And then keep it for longer than 60 seconds.
Okay, guys, we admit it. You know that Friends scene where Chandler and Ross try to cancel their gym memberships? Well, we capped off 2015 with a complete reenactment, shrieking “I want to quit the gym!” repeatedly into the phone until the poor six-pack on the other end all but read us our Miranda rights (‘You have the right to remain flabby. Anything you say can and will be used against you when you come crawling back to us in January.’).
But here’s the thing. Sometimes a new year requires a clean slate—out with what’s not working (aka a $70-a-month gym membership we used maybe 10 times last year) and in with what is. In the interest of making 2016 the Best Year Ever, here’s how to make a resolution with better staying power than your trusty can of L’Oreal Elnett.
Resolution-making is like dating: the goal is to pick one, and give committing to it a real shot. Maybe it doesn’t work out, and you move on to the next one. Maybe it does, and you live happily ever after as a resolved being.
But make seven side-chick resolutions along with your main bae and by the time March rolls around, you can’t remember any of them without the list in your phone, you’re pretty sure you’ll never see four of them again, and at least one has vlogged about your misdoings.
But we digress. Basically, pick one resolution. Just one.
Preempt The Honeymoon Period
Look at the two of you. Just you and your resolution, massaging kale together. You look so happy, right?
The resolution honeymoon period is as real as the January wait list at SoulCycle—all is well and good for a month or two, and then all of a sudden, your motivation’s gone. Keep your foresight 20/20 by anticipating problems—i.e. your “I will quit sugar for the year” goal vs. your willpower come Valentine’s Day—and adjusting your resolution to reflect the inevitability of human error. Maybe you plan to have quit sugar by the end of 2016 by slowly eliminating a dessert month by month, or breaking it into bite-sized goals (“I won’t buy any processed sugar at the grocery store for the month of January” to “I won’t buy any dessert when I go out to dinner in February” to “I’ll cut out cocktails in March.”).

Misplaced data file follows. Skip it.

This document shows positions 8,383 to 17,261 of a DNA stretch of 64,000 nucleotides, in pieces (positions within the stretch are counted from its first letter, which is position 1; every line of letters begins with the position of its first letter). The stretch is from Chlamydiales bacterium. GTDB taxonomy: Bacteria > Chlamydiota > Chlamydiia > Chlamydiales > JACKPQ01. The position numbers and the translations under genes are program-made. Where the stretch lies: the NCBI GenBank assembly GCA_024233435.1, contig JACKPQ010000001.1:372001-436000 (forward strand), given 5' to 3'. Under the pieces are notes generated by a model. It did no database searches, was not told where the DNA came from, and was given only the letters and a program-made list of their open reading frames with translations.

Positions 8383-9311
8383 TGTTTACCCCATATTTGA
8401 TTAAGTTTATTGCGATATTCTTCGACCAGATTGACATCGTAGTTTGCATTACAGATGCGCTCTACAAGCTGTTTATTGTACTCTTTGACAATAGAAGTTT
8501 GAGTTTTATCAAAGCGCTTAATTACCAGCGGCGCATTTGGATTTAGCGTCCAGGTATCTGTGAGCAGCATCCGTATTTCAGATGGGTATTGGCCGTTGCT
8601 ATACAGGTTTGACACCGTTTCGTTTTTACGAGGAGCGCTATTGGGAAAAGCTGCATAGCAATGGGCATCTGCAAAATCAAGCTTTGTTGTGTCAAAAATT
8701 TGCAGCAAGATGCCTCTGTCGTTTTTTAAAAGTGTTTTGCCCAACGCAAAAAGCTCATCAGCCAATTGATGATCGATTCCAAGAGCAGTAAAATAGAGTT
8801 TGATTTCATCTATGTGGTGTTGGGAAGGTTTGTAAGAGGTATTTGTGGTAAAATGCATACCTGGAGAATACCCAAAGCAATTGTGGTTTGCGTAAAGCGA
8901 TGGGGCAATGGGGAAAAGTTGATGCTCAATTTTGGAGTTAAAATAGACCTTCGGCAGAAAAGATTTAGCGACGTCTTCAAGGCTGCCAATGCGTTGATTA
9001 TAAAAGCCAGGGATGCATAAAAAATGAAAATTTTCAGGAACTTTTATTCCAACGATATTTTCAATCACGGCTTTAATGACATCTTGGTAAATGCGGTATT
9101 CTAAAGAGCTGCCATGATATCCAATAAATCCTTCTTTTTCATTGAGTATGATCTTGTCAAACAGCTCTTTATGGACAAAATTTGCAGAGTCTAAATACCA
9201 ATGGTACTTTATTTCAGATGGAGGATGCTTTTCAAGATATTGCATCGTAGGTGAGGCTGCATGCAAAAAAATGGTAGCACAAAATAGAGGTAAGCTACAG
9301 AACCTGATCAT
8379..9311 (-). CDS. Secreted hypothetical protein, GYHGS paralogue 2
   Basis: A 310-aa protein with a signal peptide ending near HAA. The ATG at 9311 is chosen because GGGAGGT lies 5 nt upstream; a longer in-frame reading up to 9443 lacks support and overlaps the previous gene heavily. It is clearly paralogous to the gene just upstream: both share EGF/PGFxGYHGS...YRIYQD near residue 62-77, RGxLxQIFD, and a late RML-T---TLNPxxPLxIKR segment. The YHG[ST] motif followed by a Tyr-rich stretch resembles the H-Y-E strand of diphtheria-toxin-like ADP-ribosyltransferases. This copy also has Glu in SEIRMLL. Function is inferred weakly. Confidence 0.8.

No Good Things Come From Secret Flings
Making a resolution in your head doesn’t make it real—you have to tell people. People who will ask you about it, and thus plant that tiny seed of guilt that may just get you out of your sweatpants on a rainy Sunday morning. Tell your mom. Tell your boyfriend or girlfriend. Tell your boss. Tell your Starbucks barista. When she gives you the side-eye for ordering a grande peppermint mocha, maybe you’ll think twice before repeat offending (or you’ll just find another Starbucks. You’re sneaky like that).
Those Who Resolve Together, Stay Together
There’s no better motivation than another human. Either find a friend with a similar resolution, or make one with your S/O. Think of them as the personal trainer you can’t sneakily quit and now have to hide from every time you spend $40 at Pressed Juicery. Remember, they know where you live.
Spice Things Up
…Because come October, your now-routine is bound to be pretty damn boring. Ditch the skinless boneless chicken breast and start an inspiration board of some kind, whether it’s a Pinterest page of delicious gluten-free recipes, a YouTube playlist of workouts you won’t hate, or a list of places you’ll go in Cote D’Azur once you finally finish that Rosetta Stone. Something that you can turn to when the going gets rough—a little resolution porn, if you will.
And don’t forget to reward yourself for hitting your milestones. After all, nothing feels as good as a congratulatory Fendi.